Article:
Movie Review: Elysium
Pros:A solid piece of block-buster fare with a polished look.
Cons:Predictable and formulaic. A disappointment coming from a place of such promise.
Inequality is so entrenched that the wealthy now live on a man-made space station in Earths orbit. Matt Damon takes issue.
Every review of Elysium will make reference to ‘District 9′. Neil Blomkamp caught the world off guard when he gave us a smart, engaging take on an alien invasion, giving us a cumbersome hero in the shape of Sharlto Copley and put real drama in an action movie. Convention was defied, the stakes were real, and high. It’s a pity, but it must be said, that ‘Elysium’, the much-anticipated follow up to ‘District 9′, repels from this originality, and interesting film making. Watching the movie feels like an unending waiting game – when will the movie take hold and deliver the 1 -2 punch that ups the stakes and shows that Blomkamp is taking his next swipe at movie making in his stride?
The movie starts out blandly, putting an everyman (Matt Damon) in a dystopian future, tying him inexplicably to a bigger purpose, and putting the necessary love interest, and cute kid, in place. Surely now we get the rug-pulling moment in which there is a smart play on how our futures might unfurl? Not so much. We ascend to a Beverly Hills space station in the sky. This zenith of living is as unremarkable as it sounds and like so much else in the movie, looks good, but there is little of substance to ponder. Jodie Foster is the sole body of interest aboard the station, machinating as a Thatcher-like head of security. Exposition expands on our villain’s end-game and we get a deranged henchman (Copley). So far, so formula. And the waiting ensues. Events progress to put everyone in crisis, and it seems on a trajectory to confront and clash with each other. Damon and Foster ultimately share the screen for a scant few seconds and the pay-off for both characters is dissatisfying (Foster) and pointlessly clichéd (Damon). If we want a movie that goes high-concept and resolves its story with no more than a gruff scrap we can watch, oh yeah, every other lazy piece of film making released this past decade.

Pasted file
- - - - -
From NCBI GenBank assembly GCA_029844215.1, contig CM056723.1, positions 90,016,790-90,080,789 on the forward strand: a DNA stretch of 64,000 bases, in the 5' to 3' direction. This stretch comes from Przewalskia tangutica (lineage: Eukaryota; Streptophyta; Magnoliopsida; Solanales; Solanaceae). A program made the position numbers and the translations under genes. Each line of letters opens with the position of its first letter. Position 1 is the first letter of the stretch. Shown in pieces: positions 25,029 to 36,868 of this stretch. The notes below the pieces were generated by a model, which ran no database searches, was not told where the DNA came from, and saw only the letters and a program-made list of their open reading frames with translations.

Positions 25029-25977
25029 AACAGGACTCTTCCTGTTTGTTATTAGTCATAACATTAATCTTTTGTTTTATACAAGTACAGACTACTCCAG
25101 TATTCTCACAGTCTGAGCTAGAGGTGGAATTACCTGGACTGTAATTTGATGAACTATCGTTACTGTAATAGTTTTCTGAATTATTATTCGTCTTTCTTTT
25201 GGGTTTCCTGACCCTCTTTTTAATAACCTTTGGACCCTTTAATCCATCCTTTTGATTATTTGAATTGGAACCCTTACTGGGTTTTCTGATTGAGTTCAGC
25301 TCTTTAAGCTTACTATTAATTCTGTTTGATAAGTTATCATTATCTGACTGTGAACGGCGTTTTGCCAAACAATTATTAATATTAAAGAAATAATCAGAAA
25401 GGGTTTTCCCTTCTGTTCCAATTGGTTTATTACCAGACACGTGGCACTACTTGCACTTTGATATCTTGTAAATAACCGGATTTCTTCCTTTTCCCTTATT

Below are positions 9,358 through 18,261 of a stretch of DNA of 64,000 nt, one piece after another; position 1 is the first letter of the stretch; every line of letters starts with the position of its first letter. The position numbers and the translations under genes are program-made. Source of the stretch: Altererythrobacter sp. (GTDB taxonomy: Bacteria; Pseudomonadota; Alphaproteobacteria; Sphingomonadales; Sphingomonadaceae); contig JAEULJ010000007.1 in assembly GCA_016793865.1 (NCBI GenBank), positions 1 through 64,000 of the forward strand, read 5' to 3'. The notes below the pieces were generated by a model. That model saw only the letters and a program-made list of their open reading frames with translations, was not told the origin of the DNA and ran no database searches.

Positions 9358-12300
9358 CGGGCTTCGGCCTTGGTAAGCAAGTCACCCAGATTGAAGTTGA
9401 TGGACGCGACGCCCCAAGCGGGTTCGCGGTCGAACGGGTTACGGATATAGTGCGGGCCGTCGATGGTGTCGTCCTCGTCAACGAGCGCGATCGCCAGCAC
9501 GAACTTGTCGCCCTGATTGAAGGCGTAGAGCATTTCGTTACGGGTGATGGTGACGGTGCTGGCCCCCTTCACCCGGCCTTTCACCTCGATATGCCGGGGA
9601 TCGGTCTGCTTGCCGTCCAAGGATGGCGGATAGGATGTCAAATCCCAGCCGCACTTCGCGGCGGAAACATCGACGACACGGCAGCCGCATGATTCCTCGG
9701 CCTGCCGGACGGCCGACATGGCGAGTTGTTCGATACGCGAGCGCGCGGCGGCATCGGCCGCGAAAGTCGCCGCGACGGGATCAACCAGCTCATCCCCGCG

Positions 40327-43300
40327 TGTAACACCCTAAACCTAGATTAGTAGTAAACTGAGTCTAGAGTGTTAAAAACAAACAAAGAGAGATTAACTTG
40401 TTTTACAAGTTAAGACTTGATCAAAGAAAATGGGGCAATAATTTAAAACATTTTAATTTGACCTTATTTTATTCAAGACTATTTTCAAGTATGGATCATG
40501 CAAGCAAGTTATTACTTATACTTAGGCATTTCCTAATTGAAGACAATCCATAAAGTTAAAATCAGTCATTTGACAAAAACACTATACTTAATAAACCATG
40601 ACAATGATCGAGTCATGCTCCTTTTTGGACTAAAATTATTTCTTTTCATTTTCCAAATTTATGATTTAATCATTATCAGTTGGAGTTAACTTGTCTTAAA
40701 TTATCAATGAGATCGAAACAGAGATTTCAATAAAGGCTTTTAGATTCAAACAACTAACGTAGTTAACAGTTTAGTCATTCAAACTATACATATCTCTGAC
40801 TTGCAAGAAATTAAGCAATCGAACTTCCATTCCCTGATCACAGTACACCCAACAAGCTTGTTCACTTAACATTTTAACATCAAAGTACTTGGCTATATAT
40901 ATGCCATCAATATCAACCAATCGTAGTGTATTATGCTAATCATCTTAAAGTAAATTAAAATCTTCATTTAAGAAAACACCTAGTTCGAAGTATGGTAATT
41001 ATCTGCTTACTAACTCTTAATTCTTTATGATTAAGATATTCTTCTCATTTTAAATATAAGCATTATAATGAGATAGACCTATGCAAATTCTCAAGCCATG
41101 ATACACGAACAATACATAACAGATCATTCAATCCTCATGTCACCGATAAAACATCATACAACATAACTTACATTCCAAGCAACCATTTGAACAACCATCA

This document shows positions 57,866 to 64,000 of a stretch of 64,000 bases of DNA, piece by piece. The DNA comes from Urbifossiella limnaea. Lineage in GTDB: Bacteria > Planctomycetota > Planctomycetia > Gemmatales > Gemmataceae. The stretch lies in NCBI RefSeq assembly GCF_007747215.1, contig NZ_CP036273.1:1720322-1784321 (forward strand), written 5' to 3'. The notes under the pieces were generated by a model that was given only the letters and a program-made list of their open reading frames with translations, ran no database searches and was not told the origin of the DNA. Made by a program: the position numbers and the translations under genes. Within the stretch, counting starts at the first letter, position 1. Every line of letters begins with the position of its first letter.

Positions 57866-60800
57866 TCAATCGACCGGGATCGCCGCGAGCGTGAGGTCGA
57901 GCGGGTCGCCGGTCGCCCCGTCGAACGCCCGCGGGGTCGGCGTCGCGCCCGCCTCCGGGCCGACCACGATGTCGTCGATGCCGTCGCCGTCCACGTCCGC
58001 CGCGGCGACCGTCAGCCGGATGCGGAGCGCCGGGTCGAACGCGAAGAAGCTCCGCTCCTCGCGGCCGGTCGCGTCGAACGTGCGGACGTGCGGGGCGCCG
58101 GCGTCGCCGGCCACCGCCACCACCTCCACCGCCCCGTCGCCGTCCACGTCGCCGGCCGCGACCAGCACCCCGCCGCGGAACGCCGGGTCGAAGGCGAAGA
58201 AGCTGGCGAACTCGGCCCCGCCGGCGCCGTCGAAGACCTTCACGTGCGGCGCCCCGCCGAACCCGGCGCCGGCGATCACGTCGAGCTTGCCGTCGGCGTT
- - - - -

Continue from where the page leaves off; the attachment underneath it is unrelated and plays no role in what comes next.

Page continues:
We have a bigger budget and bigger names, but less risk. It seems Blomkamp was handed a blank cheque but handcuffed to Hollywood formula. The film looks sumptuous, but sumptuous in the way you invest lots of money but little thought in your Christmas shopping. Blomkamp creates some excellently epic shots. A slo-mo style used throughout, in shots such as a drone being smashed to smithereens, give the movie a great elegance – but while pleasing to look at, they only serve to give you time to deconstruct the last few minutes of story and realise the complete lack of logic at play. The quiet unassuming way that ‘District 9′ appeared in our lives is now usurped by coy marketing ploys and red carpet premieres. Naturally having headline talent on screen is worth promoting – but it seems we’ve all been pitched some magic beans. Stories of a bleak future are not new, and god help us that movies seem to make eerily apt predictions, but this movie wants to hand-walk us to a sun-blushed resolution with no consequence, ultimately belying its talent and potential.